Thirteen months ago, I predicted that value stocks would race ahead of growth stocks.
As a refresher, growth stocks are shares of companies that grow their earnings at fast rates. Value stocks, on the other hand, are priced below their peers in spite of the sound fundamentals they offer.
With growth stocks having outperformed for the better part of a decade, I believed that we were already well past the point for the cycle to turn back to value.
My call for value stocks was based on two observations…
- Valuations on growth stocks had gotten extremely stretched
- Valuations on value stocks had become very attractive.
Through the start of summer, my call on value was looking pretty smart.
As you can see above, at one point, the iShares Russell 1000 Value ETF (NYSE: IWD) was up more than 33%. The iShares Russell 1000 Growth ETF (NYSE: IWF) was up only 18%.
But then value stocks fell behind again as summer set in.
June 2021 was one of the worst months ever for the performance of value stocks relative to that of growth stocks.
In June alone, the iShares Russell 1000 Value ETF trailed the iShares Russell 1000 Growth ETF by an astounding 7.4%.
That was only one of 17 times in 42 years (504 months) that value has trailed growth by more than 5% in a month.
Then value trailed growth again in July and August, as shown in the chart below.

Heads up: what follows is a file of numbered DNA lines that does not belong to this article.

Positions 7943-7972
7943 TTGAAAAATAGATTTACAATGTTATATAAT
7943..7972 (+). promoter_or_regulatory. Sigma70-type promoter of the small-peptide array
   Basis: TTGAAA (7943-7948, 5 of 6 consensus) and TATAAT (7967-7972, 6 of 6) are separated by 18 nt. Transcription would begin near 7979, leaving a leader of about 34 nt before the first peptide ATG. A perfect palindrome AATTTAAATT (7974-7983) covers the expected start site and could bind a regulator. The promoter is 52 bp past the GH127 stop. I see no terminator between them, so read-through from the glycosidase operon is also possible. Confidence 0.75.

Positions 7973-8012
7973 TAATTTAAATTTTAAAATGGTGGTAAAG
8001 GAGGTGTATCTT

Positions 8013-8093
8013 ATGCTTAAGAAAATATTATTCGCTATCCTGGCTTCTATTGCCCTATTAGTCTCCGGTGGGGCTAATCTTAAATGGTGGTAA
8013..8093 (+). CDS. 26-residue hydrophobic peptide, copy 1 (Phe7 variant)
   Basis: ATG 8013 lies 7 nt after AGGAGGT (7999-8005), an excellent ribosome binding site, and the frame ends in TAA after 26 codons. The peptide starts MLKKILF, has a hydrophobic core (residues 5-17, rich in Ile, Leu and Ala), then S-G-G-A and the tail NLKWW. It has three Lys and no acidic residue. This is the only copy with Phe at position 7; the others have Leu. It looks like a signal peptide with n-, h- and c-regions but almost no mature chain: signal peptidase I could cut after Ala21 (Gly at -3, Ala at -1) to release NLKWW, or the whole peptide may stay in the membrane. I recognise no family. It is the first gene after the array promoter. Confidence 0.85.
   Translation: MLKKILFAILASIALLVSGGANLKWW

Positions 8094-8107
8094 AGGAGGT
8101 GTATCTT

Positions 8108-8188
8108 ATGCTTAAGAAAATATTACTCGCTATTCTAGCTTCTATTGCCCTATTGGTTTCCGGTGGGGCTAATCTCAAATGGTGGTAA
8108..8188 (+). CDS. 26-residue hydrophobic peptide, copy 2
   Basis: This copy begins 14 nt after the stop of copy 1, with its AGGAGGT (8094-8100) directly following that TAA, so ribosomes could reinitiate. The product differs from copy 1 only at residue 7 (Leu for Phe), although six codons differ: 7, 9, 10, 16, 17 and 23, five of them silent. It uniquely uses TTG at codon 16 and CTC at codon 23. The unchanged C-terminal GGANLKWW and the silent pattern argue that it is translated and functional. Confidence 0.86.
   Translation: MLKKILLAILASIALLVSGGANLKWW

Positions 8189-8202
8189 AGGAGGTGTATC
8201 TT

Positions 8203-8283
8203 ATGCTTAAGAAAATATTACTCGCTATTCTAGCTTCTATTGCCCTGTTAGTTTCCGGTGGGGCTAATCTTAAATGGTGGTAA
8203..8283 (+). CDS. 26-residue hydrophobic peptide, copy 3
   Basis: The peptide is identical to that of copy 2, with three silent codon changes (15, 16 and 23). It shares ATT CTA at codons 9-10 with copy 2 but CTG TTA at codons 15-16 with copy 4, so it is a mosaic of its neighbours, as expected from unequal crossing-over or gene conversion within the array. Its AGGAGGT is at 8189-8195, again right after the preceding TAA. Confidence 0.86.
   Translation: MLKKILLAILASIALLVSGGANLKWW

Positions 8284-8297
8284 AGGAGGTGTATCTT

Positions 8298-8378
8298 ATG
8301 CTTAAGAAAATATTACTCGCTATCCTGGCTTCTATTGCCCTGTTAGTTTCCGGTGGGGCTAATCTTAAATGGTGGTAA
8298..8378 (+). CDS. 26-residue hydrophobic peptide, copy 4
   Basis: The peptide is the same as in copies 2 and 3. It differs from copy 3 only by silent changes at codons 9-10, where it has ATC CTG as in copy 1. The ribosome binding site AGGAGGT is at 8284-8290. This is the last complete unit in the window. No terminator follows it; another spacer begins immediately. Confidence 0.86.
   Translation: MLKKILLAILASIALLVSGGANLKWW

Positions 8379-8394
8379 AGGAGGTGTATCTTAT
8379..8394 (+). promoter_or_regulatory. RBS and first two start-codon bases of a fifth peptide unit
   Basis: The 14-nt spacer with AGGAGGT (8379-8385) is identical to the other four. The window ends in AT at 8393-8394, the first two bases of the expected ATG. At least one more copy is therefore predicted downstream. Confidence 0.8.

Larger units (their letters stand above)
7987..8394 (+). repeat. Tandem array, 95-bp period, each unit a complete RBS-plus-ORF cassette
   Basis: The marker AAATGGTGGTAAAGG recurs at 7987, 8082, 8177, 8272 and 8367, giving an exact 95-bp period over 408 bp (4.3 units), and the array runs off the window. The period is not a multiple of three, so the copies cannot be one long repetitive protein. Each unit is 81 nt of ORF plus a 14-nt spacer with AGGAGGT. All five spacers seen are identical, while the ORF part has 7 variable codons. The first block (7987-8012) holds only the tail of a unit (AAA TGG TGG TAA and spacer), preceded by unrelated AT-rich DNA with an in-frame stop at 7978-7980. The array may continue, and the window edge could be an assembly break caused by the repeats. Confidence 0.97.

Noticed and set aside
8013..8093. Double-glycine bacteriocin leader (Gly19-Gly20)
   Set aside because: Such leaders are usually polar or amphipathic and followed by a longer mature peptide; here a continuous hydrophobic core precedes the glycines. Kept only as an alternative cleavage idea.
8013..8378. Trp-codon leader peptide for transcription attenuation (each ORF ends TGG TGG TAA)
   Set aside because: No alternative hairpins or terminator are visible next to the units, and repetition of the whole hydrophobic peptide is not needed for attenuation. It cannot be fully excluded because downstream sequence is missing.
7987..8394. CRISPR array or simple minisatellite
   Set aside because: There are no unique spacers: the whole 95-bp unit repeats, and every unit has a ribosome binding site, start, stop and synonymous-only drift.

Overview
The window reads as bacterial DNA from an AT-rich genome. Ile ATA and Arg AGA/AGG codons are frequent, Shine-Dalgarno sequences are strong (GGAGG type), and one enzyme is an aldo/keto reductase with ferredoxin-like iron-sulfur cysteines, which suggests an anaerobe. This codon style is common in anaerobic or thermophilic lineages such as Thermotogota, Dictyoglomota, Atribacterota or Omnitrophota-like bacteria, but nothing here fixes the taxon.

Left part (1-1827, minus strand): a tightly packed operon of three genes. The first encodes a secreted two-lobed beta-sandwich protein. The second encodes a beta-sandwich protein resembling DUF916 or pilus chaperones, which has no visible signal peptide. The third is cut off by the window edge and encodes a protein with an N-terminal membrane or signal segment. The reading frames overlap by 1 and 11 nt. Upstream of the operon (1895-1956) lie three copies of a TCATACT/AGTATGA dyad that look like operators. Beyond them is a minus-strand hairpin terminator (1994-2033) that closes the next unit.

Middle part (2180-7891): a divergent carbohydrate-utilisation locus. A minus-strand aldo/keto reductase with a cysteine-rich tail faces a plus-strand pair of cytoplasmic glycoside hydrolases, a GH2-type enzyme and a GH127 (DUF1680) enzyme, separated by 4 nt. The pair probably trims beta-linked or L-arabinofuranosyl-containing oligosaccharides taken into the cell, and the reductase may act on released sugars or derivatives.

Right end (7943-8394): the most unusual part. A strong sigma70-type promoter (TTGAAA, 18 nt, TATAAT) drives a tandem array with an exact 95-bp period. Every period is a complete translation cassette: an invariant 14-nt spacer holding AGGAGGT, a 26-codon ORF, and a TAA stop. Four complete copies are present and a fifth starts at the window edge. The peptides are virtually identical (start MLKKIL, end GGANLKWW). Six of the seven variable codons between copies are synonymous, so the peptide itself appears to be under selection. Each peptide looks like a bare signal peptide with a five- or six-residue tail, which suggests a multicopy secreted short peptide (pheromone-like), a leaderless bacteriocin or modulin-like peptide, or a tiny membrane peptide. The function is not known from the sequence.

All of the initial lead that value stocks had over growth since I made my call for value last September is now gone.
The two indexes are in a dead heat – and a dead sprint.
The silver lining is that both value and growth are up more than 30% in just over a year. Everyone wins!
I’m Pounding the Table for Value Again
While 13 months have passed, my thesis on and preference for value stocks remains unchanged.
Today, value stocks still look attractively priced, while growth stocks look expensive and risky.
First, let me quantify what I mean when I say “expensive.”
The market capitalization for the index of stocks that are trading at more than 10 times revenue has now reached historic proportions.
At $13.9 trillion, the market cap of stocks trading at 10 times revenue isn’t just more than what it was at the peak of the technology stock bubble in 1999 – it is twice as much!
What you need to know is that history has not been kind to publicly traded stocks that trade at more than 10 times revenue.
Over the past 32 years, these stocks have generated an average annualized return of negative 0.3% versus an average annualized return of 11% for the overall market.
That is terrible underperformance.
Meanwhile, you can find value stocks today that offer earnings yields in the low to mid teens.
If you can build a diversified portfolio of stocks trading at those prices, you will set yourself up for solid future performance.
The earnings yields offered by value stocks are far superior to those of growth stocks, the overall market and bonds of all kinds.
I recently wrote about the attractive earnings yields that can be found in overlooked commodity producers today.
I’ve also repeatedly pointed to homebuilders offering a similar opportunity.
Over the past 42 years, the iShares Russell 1000 Value ETF has outperformed the iShares Russell 1000 Growth ETF 51% of the time.
Unsurprisingly, after a full decade of growth stocks outperforming value stocks, growth stocks have gotten dangerously expensive while value stocks are cheap.
Overwhelmingly, data favors value stocks today – and it is time for the cyclical pendulum to swing back to value for a while.
Keep this in mind as you make plays in the year ahead.